Video

    Video Scientists in Poland Race to Save Honeybees

    Honeybees are in danger worldwide. Causes of what's known as colony collapse disorder range from pesticides and loss of habitat to infections. But scientists in Poland say they are on track to finding a cure for one of the diseases. VOA’s George Putic reports.
    Video

    Video Wall Already Runs Along Parts of US-Mexico Border

    The Republican Party’s presidential nominee, Donald Trump, gained the support of many voters by saying he would build a wall to keep undocumented immigrants and drugs from coming across the border from Mexico. Critics have called his idea impractical and offensive to Mexico, while supporters say such a bold approach is needed to control the border. VOA’s Greg Flakus has more from the border town of Nogales, Arizona.
    Video

    Video New HIV Tests Emphasize Rapid Results

    As the global fight against AIDS intensifies, activists have placed increasing importance on getting people to know their HIV status. Some companies are developing new HIV testing methods designed to be quick, easy and accurate. Thuso Khumalo looks at the latest methods, presented at the International AIDS conference in Durban, South Africa.
    Video

    Video African Youth with HIV Urge More Support

    HIV, the virus that causes AIDS, is the top killer of teens in sub-Saharan Africa. But many youths say their experience with the virus is unique and needs to be addressed differently than the adult epidemic. VOA South African Correspondent Anita Powell reports.
    Video

    Video Poor Residents in Cleveland Not Feeling High Hopes of Republican Convention

    With the Republican Party's National Convention underway in Cleveland, Ohio, delegates and visitors are gathered in the host city's downtown - waiting to hear from the party's presidential candidate, Donald Trump. But a few kilometers from the convention's venue, Cleveland's poorest residents are not convinced Trump or his policies will make a difference in their lives. VOA's Ramon Taylor spoke with some of these residents as well as some of the Republican delegates and filed this report.
    Video

    Video Pop-Up Art Comes to Your Living Room, Backyard and Elsewhere

    Around the world, independent artists and musicians wrestle with a common problem: where to exhibit or perform? Traditional spaces such as museums and galleries are reserved for bigger names, and renting a space is not feasible for many. Enter ArtsUp, which connects artists with venue owners. Whether it’s a living room, restaurant, office or even a boat, pop-up events are bringing music and art to unexpected places. Tina Trinh has more.
    Video

    Video With Yosemite as Backdrop, Obama Praises National Parks

    Last month, President Barack Obama and his family visited some of the most beautiful national parks in the U.S. Using the majestic backdrop of a towering waterfall in California's Yosemite National Park, Obama praised the national park system which celebrates its 100th anniversary this year. He talked about the importance of America’s “national treasures” and the need to protect them from climate change and other threats. VOA’s Julie Taboh reports.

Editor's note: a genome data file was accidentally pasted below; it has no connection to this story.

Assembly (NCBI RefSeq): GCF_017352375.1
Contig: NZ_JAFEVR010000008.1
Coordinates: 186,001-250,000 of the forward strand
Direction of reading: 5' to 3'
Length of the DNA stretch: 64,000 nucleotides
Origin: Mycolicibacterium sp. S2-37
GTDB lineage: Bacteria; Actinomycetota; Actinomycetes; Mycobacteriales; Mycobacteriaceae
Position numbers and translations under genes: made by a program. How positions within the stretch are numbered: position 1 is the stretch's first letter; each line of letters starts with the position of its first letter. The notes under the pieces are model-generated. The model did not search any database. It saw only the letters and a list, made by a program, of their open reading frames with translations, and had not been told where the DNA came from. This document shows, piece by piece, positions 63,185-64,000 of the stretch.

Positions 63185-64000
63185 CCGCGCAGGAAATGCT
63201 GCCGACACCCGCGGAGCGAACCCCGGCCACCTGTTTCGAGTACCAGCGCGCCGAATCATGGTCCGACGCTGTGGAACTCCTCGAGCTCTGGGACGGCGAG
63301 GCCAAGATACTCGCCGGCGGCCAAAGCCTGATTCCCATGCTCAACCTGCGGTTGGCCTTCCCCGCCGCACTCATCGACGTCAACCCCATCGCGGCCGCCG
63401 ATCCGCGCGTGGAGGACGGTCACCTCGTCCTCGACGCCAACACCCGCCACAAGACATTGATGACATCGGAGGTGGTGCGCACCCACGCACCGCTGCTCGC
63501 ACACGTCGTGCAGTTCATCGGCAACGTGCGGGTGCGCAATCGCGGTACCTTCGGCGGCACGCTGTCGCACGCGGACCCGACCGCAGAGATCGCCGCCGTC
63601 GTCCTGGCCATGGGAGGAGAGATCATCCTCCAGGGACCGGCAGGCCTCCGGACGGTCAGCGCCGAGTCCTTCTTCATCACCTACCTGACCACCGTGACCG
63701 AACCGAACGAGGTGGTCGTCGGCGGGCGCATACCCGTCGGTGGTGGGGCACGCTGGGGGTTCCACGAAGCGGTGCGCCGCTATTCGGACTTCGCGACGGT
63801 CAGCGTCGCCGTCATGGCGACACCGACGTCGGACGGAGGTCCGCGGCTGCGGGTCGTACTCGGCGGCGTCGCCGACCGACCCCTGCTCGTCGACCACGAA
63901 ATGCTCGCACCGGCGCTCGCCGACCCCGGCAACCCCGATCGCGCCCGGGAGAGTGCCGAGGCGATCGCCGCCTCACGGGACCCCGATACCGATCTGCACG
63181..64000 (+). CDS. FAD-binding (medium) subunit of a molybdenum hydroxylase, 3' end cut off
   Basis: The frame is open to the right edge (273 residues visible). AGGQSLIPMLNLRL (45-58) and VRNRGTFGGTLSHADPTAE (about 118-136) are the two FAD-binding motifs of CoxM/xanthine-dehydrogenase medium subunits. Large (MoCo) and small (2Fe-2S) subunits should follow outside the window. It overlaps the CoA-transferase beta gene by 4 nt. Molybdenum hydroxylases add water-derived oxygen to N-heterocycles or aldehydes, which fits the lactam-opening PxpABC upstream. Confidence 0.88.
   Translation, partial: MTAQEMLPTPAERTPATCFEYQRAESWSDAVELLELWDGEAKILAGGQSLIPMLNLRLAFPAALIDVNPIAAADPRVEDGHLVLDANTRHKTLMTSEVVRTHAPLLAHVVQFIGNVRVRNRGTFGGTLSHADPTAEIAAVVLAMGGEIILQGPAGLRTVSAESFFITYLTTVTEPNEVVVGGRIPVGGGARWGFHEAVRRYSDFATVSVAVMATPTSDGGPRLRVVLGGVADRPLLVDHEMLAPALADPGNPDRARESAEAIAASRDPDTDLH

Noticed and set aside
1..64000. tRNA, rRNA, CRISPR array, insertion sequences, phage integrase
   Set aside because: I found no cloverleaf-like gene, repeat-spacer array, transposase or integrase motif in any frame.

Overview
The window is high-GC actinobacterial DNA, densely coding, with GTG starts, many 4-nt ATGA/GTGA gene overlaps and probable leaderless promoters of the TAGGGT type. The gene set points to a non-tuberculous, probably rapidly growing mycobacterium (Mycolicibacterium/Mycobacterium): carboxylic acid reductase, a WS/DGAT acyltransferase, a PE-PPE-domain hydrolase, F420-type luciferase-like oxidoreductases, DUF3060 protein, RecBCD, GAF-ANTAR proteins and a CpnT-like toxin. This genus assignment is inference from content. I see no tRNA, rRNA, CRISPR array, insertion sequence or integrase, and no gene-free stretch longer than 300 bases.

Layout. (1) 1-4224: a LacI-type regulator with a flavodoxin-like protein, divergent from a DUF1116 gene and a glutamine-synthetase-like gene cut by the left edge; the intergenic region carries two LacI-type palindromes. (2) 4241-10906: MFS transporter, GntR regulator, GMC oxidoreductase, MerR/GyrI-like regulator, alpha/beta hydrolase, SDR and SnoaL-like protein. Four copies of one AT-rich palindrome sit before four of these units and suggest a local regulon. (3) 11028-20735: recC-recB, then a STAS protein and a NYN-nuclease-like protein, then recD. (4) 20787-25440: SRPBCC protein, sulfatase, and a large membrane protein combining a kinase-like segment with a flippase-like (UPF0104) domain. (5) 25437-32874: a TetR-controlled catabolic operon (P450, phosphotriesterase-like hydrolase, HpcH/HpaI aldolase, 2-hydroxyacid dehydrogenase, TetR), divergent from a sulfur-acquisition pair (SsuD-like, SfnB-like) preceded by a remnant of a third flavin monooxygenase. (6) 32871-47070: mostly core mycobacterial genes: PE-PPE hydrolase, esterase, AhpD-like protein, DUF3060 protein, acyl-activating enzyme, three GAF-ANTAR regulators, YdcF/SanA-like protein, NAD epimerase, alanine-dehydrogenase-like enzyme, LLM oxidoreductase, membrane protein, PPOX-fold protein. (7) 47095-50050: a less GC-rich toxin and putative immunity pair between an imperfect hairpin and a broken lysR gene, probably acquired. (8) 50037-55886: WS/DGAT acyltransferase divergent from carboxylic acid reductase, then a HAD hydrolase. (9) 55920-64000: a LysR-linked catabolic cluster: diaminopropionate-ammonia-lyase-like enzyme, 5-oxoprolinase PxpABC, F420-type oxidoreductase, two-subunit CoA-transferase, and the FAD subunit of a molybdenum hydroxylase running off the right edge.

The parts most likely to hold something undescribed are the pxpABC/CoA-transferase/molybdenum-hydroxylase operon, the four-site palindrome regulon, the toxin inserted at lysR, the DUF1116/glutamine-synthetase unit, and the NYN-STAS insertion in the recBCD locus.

Video

    Video Counter-Islamic State Coalition Plots Next Steps

    As momentum shifts against Islamic State in Iraq, discussions are taking place about the next steps for driving the terrorist group from its final strongholds. Secretary of State John Kerry is hosting a counter-IS meeting at the State Department, a day after defense ministers from more than 30 countries reviewed and agreed upon a course of action. VOA Pentagon correspondent Carla Babb reports.
    Video

    Video Russia's Participation at Brazil Olympic Games Still In Question

    The International Olympic Committee has delayed a decision on whether to ban all Russian teams from competing in next month's Olympic Games in Brazil over allegations of an elaborate doping scheme. The World Anti-Doping Agency recently released an independent report alleging widespread doping by Russian athletes at the 2014 Winter Olympics in Sochi. So far, only Russian track and field athletes have been barred from the Summer Games in Brazil. VOA's Zlatica Hoke has more.
    Video

    Video Scotland’s Booming Whisky Industry Fears Brexit Hangover

    After Britain’s vote to leave the European Union, Scotland’s government wants to break away from the United Kingdom – fearing the nation’s exports are at risk. Among the biggest of these is whisky. Henry Ridgwell reports on a time of turmoil for those involved in the ancient art of distilling Scotland’s most famous product.
    Video

    Video Millennials Could Determine Who Wins Race to White House

    With only four months to go until Americans elect a new president, one group of voters is getting a lot more attention these days: those ages 18 to 35, a generation known as millennials. It’s a demographic that some analysts say could have the power to decide the 2016 election. But a lot depends on whether they actually turn out to vote. VOA’s Alexa Lamanna reports.

    Special Report

    Adrift The Invisible African Diaspora